Sensory peptides as neuromodulators of wound healing in aged rats

J Gerontol A Biol Sci Med Sci. 1996 Sep;51(5):B354-61. doi: 10.1093/gerona/51a.5.b354.


An intact nociceptor system of primary afferent sensory nerves is important for the initiation of the inflammatory process and successful tissue repair. Dysfunction of this system with age could be a contributing factor for delayed wound healing in the elderly. This study was designed to examine the role of sensory nerves (using capsaicin-pretreated rats) and the effect of aging on the healing of a thermal wound induced on the interscapular region (using a CO2 laser). The healing endpoint was the time when full wound contraction had occurred. The ability of the sensory peptides, substance P (SP) and calcitonin gene-related peptide (CGRP), in modulating wound healing in aged rats was examined by taking into account the modulatory interaction effects between these peptides. A blister model in the rat hind footpad combined with a laser Doppler flowmeter was used initially to establish these vascular interaction effects. The results showed a significant delay in thermal wound healing in both the capsaicin-treated and aged rats. Using the blister model, we demonstrated the ability of SP and CGRP to induce a limited and a prolonged vasodilator response, respectively. When tested together, SP attenuated the vascular effect of CGRP, an effect that was reversed using the tachykinin antagonist spantide II. When injected at the wound site, SP and CGRP were equally potent in promoting wound healing in aged rats. The beneficial effect of taking the interaction effects into account was most evident in a group of rats that received the tachykinin antagonist as part of their initial treatment with CGRP and 6 h later, an injection of SP; the time to complete wound closure was 11.3 +/- 0.6 days compared to 21.0 +/- 0.9 days in aged controls. We contend that would healing in aged rats can be accelerated by exogenous administration of sensory peptides. Furthermore, modulatory interaction effects between sensory peptides should be taken into consideration when designing any treatment protocol that purports to accelerate wound healing.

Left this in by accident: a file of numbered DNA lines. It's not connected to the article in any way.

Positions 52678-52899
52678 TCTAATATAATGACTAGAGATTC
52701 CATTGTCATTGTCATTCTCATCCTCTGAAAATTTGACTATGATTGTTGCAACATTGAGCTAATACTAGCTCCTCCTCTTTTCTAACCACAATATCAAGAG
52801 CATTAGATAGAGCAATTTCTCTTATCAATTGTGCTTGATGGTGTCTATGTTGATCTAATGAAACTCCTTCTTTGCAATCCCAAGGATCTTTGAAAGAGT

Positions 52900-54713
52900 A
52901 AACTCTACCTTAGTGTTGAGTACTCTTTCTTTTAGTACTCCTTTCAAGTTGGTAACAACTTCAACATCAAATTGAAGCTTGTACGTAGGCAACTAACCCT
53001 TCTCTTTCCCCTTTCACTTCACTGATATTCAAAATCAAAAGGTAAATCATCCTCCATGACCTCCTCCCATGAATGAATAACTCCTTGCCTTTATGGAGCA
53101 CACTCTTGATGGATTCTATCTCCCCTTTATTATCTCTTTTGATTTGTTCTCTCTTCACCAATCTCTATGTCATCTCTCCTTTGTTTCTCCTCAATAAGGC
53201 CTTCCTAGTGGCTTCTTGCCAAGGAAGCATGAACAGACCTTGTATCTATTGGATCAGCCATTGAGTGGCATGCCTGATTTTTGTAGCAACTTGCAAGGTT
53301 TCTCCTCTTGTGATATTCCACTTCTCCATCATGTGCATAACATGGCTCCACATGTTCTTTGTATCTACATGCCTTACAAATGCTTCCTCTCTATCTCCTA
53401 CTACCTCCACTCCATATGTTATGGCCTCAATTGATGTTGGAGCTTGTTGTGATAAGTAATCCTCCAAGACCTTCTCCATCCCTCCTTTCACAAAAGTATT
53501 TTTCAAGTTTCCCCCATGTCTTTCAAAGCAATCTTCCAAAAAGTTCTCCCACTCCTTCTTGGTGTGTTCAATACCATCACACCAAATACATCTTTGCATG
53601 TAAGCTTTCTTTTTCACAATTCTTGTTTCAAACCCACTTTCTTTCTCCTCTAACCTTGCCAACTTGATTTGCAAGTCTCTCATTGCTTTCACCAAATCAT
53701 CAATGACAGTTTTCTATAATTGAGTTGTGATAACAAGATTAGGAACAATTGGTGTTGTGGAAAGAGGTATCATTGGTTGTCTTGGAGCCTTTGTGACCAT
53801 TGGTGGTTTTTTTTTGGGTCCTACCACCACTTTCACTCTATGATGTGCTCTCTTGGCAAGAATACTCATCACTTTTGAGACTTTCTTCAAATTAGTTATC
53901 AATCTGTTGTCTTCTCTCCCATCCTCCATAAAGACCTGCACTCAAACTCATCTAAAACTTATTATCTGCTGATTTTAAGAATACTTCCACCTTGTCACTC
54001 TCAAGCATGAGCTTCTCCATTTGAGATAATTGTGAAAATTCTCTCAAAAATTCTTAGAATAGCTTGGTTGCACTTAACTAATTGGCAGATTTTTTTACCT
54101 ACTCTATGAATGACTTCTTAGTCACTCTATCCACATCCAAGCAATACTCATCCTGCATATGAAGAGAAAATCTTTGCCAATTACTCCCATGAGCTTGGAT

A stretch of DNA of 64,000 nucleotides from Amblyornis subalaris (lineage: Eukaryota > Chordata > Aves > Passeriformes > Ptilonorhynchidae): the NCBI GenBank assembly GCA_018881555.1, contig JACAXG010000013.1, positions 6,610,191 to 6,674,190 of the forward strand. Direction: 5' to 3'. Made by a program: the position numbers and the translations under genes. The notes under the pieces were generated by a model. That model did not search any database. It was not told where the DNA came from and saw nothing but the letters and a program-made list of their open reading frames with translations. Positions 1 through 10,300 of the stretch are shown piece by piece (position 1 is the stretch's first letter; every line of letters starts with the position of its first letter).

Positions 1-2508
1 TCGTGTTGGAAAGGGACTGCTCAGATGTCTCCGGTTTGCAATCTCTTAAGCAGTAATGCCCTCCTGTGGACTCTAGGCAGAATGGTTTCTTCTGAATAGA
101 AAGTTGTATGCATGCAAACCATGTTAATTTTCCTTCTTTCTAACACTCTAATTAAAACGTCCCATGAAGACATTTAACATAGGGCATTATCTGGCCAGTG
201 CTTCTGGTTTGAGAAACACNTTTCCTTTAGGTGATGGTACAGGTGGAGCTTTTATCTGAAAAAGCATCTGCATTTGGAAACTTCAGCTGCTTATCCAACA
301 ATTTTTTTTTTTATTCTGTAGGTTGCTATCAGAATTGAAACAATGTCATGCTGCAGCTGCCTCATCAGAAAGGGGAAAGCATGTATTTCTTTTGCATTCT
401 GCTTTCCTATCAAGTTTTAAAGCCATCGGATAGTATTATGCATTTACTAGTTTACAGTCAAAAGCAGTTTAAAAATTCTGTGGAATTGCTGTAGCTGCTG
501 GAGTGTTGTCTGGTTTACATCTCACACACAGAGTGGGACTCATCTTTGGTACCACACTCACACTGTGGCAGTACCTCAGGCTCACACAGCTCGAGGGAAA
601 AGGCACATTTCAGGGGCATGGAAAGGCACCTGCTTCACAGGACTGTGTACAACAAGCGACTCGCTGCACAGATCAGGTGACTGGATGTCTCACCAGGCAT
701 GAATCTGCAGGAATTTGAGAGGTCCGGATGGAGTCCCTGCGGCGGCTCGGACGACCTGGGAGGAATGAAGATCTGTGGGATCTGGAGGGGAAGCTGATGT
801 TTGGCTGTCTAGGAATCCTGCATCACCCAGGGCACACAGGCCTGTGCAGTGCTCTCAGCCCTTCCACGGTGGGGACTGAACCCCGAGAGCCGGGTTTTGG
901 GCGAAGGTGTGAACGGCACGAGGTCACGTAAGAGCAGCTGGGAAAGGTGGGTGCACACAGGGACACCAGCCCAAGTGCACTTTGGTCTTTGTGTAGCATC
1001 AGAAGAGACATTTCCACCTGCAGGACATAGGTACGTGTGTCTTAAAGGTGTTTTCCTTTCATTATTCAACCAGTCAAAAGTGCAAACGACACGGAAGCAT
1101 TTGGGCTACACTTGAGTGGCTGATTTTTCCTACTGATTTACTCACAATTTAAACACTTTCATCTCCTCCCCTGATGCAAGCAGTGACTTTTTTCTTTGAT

Publication types

  • Research Support, Non-U.S. Gov't

MeSH terms

  • Aging / physiology*
  • Animals
  • Blister / physiopathology
  • Burns / physiopathology
  • Calcitonin Gene-Related Peptide / pharmacology
  • Calcitonin Gene-Related Peptide / physiology*
  • Male
  • Neurons, Afferent / physiology*
  • Rats
  • Rats, Sprague-Dawley
  • Skin / blood supply
  • Substance P / analogs & derivatives
  • Substance P / antagonists & inhibitors
  • Substance P / pharmacology
  • Substance P / physiology*
  • Vasodilation / drug effects
  • Vasodilation / physiology
  • Wound Healing / drug effects
  • Wound Healing / physiology*


  • spantide II
  • Substance P
  • Calcitonin Gene-Related Peptide